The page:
Alfredo Astiz (R) and Jorge Acosta are two of the men ordered released
An Argentine court has ordered the release from prison of 14 men accused of committing human right abuses during the country's years of military rule.
The court ordered that the men be released on bail after finding that they had been held for more than two years without trial.
They will still face trial.
The men worked at the Naval Mechanics School, known as Esma, the largest clandestine detention centre in Buenos Aires during the "Dirty War".
"Today is a day of shame for Argentines, humanity and our justice system," said President Cristina Fernandez de Kirchner in a speech at Esma.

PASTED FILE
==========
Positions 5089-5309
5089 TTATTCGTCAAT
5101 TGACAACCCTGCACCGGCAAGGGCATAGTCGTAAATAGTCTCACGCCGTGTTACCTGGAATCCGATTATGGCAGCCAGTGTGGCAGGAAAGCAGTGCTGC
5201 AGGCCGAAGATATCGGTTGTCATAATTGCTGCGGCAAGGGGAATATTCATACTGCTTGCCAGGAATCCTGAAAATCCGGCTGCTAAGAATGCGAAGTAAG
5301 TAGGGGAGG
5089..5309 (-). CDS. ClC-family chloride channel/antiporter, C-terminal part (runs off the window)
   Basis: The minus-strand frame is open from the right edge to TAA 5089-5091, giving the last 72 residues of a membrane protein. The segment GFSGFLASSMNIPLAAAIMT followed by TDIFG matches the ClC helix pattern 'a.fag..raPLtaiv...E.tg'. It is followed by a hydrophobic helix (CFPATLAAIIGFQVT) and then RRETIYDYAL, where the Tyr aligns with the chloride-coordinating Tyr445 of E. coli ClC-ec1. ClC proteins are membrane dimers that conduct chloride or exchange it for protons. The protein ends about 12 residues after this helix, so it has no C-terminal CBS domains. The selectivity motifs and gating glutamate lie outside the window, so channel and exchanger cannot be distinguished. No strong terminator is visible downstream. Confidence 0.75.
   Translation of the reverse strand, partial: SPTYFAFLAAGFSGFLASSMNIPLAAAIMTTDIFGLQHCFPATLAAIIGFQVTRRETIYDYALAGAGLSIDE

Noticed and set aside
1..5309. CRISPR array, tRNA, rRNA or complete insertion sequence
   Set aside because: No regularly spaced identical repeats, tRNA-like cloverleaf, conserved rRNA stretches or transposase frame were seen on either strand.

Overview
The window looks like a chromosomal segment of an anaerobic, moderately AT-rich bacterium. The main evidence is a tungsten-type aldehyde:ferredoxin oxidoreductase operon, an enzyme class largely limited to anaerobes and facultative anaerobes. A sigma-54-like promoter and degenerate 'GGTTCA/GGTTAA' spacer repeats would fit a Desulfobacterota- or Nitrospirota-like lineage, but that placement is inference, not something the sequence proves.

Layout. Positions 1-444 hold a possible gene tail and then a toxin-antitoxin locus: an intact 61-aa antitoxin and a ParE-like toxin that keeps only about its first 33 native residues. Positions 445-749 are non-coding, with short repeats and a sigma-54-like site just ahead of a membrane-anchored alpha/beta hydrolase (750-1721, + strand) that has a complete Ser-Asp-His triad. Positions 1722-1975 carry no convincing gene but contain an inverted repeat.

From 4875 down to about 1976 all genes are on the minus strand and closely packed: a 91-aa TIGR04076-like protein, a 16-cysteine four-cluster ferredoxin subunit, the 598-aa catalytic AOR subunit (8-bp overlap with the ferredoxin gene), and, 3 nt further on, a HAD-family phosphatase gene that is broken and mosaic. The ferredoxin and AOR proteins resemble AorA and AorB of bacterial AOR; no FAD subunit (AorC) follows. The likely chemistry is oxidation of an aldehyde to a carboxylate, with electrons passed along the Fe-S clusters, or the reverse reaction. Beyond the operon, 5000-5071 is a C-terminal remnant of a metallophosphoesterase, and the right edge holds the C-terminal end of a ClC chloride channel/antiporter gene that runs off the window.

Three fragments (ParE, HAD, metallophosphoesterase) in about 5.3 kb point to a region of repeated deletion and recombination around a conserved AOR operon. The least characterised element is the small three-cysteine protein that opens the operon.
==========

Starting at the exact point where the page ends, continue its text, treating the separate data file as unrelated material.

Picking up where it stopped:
During the military rule between 1976 and 1983 the authorities kidnapped, tortured and killed tens of thousands of people.
Among those ordered freed is Alfredo Astiz, one of the most notorious figures during the Dirty War, who is charged with the murder of two French nuns in 1977.
It was at Esma that newborn babies were taken from their mothers and given for adoption to childless military couples. The mothers were then killed.
Other prisoners were dropped, bound and drugged, from military aircraft nearby.
The ruling is a setback to victims' families and human rights campaigners in Argentina, who have battled for years to put behind bars some of those responsible for the abuses, the BBC's Daniel Schweimler reports from Buenos Aires.
Progress had been slow, but in recent years some high-profile torturers and killers had been convicted and imprisoned.
Many were hoping that the trials of the men just released would reveal the truth and the horror of what went on in Esma, our correspondent adds.